Densho Digital Archive
Emiko and Chizuko Omori Collection
Title: Ernest Besig Interview
Narrator: Ernest Besig
Interviewers: Chizu Omori (primary), Emiko Omori (secondary)
Location: San Francisco, California
Date: October 1, 1992
Densho ID: denshovh-bernest-01-0008

<Begin Segment 8>

EO: Around the time of Pearl Harbor, you were here in San Francisco?

EB: Oh yes. I was, not here, down on... I was living in another house. It was not 'til 1930 that I moved to this house. 1930? '40, '50, '60... forty years here, pretty good, too.

EO: Was there, the, generally, the public, was there an immediate reaction against the Japanese and Japanese Americans?

EB: Well, of course, we were expecting to be attacked. And we were required to, to close the windows and so we'd put, we'd board up the windows, it seemed silly, but I didn't expect any Japanese to suddenly appear in their... either on board vessels or to travel all the way from Japan. That seemed a little ridiculous. But that was the rule, so you had to abide by it and Besig abided by the rule. And he, he still went out at the proper time, but kept the lights out of his house.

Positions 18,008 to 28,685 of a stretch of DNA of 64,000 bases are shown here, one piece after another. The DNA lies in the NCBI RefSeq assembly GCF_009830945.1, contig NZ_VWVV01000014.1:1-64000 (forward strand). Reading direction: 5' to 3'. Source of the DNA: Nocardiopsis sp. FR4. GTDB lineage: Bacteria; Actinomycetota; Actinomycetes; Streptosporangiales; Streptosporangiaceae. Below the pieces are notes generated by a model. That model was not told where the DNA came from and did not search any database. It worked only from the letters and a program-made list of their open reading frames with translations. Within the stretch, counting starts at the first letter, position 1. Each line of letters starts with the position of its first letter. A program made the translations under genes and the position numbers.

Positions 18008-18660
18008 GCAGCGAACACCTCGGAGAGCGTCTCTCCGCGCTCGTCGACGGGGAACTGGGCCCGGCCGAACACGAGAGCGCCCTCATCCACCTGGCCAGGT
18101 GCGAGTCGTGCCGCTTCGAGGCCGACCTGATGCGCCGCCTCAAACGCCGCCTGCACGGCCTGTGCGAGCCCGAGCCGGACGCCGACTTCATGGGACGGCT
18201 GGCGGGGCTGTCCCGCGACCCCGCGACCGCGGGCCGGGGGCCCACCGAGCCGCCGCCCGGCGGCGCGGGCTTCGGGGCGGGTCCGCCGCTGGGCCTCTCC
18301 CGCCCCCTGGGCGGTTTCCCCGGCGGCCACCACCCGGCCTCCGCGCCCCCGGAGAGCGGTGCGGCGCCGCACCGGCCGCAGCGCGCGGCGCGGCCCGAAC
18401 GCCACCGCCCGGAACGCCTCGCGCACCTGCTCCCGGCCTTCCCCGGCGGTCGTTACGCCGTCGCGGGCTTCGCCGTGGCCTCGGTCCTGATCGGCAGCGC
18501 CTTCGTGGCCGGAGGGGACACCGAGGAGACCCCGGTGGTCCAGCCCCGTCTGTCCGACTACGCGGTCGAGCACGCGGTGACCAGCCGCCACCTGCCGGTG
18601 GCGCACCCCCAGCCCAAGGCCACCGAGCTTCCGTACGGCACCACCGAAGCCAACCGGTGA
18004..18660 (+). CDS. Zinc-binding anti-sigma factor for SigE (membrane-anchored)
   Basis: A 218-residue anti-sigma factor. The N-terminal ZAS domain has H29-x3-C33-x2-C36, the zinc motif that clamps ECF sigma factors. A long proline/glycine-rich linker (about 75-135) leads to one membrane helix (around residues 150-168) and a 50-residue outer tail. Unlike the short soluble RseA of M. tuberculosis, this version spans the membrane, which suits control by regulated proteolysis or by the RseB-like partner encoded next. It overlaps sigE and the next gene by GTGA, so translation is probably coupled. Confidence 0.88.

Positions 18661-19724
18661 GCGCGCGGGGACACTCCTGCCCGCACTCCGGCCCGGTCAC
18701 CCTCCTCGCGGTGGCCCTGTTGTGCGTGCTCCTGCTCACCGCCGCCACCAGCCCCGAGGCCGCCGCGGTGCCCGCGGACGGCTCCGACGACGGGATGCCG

EO: Well, we've been reading that there was, that the public was not necessarily as hysterical about the Japanese and the Japanese Americans in this country. That that came about say a month or so afterwards that the hysteria against us. Because there were groups that suggested we had hearings and that sort of thing, that it wasn't just a mass...

EB: Well, there was a group that was established but it was a rather small group; it was sensible. Generally they were university type of people. But beyond that I don't think that you had any, anything more than concern at the beginning, the possibility of an attack in the area. The concern wasn't about the persons who had been excluded so much as a concern about a possible attack on San Francisco or someplace up and down the coast. The newspapers continued to express their, their concerns and the Hearst papers had pretty venomous statements but I don't think that there, there was any substantial support of the Japanese at the beginning. There were individuals who were being supported for one reason or another. That did happen, but that was very limited, and not general.

<End Segment 8> - Copyright © 1992, 2003 Densho and Emiko Omori. All Rights Reserved.